Tuesday, January 7, 2014

Irrawaddy River, Burma - 2

Hi, After our visit to the Jade market, covered at the end of my last post, we returned to the ship for lunch during which we departed Mandalay for the last time.

After a couple of hours we docked again and some of us disembarked for an optional (at additional cost) shore excursion.  Our first stop was a silver workshop.

Silver and copper is hammered into a variety of shapes (below) and decorated (above).  All of the work is done by hand.

While the others on our shore excursion were shopping I went outside to photograph traffic on the road.  This truck, powered by a tractor engine, was interesting to me because the engine is bigger and is mounted transversely.  All the other vehicles like this had the engine mounted longitudinally.

We next drove to see the world's longest wooden bridge, only a portion of which is shown here.  It is 1.2 kilometers or about 3/4 of a mile long.  The area attracts many tourists and locals to view the sunset.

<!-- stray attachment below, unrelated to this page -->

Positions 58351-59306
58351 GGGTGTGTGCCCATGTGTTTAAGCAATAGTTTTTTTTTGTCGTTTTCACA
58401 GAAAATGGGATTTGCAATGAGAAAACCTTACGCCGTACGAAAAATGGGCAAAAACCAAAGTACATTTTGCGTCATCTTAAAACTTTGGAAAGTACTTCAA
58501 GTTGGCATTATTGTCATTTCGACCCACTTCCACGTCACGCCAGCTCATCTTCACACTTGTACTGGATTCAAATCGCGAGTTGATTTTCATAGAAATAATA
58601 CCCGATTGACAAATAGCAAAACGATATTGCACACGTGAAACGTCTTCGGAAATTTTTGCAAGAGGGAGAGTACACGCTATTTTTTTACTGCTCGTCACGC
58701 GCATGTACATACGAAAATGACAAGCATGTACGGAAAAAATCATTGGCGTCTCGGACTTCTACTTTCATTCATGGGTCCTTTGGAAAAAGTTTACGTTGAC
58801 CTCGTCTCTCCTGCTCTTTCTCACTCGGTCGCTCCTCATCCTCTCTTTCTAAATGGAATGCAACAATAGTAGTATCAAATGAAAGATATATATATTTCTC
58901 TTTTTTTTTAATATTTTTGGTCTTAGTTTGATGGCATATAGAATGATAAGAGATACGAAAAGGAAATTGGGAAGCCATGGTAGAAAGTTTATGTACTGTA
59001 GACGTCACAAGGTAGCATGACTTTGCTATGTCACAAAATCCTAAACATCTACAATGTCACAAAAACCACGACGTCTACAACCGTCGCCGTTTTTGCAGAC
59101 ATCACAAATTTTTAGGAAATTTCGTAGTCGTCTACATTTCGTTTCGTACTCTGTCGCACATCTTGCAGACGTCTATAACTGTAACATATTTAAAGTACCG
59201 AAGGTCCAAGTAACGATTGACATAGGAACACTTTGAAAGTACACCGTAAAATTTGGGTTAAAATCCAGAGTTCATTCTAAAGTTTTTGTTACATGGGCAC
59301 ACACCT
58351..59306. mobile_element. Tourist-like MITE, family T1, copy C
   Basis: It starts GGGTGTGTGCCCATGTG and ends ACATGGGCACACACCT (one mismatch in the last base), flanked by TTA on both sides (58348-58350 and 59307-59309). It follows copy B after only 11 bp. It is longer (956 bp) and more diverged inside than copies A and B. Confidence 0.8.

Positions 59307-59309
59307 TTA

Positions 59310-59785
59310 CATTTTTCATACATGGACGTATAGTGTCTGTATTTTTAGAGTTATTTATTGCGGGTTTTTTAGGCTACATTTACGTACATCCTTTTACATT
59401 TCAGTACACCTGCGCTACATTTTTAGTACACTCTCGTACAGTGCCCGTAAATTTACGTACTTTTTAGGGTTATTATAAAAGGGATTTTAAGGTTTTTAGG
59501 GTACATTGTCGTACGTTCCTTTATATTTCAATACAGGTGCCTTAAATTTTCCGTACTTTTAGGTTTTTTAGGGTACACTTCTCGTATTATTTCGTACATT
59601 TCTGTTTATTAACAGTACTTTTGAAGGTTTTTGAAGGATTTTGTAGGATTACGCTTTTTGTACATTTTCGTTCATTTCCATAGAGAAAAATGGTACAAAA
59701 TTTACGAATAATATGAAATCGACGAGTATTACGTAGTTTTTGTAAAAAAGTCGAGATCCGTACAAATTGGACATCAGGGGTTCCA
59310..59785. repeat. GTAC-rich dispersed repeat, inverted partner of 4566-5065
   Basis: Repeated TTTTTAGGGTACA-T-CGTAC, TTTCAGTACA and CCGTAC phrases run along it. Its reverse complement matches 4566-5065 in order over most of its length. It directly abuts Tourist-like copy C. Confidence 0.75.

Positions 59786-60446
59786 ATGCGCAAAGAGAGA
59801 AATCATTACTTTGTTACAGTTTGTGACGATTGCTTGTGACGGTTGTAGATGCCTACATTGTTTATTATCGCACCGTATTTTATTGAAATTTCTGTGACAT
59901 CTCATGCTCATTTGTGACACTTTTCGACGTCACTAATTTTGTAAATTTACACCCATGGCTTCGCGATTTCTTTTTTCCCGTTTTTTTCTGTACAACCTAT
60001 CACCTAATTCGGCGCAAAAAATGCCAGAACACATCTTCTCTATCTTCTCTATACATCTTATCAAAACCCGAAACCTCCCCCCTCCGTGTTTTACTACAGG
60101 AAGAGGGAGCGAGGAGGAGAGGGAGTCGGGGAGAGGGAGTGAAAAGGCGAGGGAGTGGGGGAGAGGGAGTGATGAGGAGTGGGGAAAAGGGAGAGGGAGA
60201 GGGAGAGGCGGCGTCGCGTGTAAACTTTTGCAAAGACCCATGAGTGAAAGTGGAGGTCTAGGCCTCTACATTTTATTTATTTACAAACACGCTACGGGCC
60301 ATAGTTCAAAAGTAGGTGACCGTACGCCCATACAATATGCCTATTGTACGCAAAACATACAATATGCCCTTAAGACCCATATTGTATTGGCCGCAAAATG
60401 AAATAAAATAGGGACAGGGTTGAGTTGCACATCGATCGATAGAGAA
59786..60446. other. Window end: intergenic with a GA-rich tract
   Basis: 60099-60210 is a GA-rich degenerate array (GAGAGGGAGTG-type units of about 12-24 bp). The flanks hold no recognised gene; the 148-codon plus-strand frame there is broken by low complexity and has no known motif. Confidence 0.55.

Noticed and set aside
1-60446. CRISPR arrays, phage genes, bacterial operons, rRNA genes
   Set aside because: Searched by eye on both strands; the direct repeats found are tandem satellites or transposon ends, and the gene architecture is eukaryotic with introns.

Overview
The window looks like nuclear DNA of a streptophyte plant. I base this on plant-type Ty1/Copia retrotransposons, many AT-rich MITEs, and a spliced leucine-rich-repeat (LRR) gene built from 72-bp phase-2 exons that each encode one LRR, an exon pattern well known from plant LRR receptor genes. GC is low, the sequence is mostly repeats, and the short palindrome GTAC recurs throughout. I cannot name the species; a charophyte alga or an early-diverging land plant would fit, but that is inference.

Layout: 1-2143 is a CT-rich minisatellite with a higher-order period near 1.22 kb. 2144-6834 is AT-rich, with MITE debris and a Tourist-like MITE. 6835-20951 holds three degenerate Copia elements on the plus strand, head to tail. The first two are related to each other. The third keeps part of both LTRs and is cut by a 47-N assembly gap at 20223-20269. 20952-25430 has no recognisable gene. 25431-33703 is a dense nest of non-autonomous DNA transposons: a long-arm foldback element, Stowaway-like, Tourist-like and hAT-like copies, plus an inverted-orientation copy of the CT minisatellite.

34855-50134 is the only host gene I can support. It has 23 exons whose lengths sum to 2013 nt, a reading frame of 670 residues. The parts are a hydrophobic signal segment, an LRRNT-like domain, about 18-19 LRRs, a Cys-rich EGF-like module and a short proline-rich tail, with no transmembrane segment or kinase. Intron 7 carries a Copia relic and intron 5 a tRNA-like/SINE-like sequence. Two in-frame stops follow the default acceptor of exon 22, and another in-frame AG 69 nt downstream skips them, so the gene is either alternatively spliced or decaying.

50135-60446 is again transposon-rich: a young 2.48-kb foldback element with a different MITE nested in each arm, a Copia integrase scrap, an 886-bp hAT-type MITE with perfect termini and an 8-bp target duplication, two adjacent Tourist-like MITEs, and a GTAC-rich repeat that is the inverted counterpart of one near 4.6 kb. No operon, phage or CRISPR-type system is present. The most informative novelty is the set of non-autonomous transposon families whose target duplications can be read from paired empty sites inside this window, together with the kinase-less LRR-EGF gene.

As I walked out on the bridge I noticed this back lit pagoda and

these two locals herding a raft a ducks, a portion of which can be seen at the left.

About 45 minutes before sundown we boarded boats like the ones pictured (above and below).

This provided some different views of the bridge.

Locals used the bridge to fish.

Sunset from the boat was spectacular.

Above and below are two views of the village where we were tied up for the night.  Note that there were few navigation aids on the river and none that were lit.  Therefore, most of the boats anchored during darkness.

Small boats are to the Burmese as cars are to us.  Note the "long tail" on the nearest boat.

While we were tied up I went up to bridge of our boat.  Control is via a joy stick.  There is no wheel or throttle.

Our first activity was to visit another pagoda.  This one was located on top of a mountain.  The road was not suitable for our bus so we climbed into some local transport.

As with all pagodas, there is a statue of Buddha.

There were statues and reliefs of animals all over the temple.  I don't know why except that the the temple was laid out in the shape of a frog.

All of the temples had vendors selling crafts.  I bought a black and white painting from the artist whose work is shown above.  It was done on an 8X10 piece of photo print paper and cost all of $3.00.

The stupa again was covered in gold.

Numerous other pagodas were visible from the top of the mountain (above and below).

Thanks for looking.

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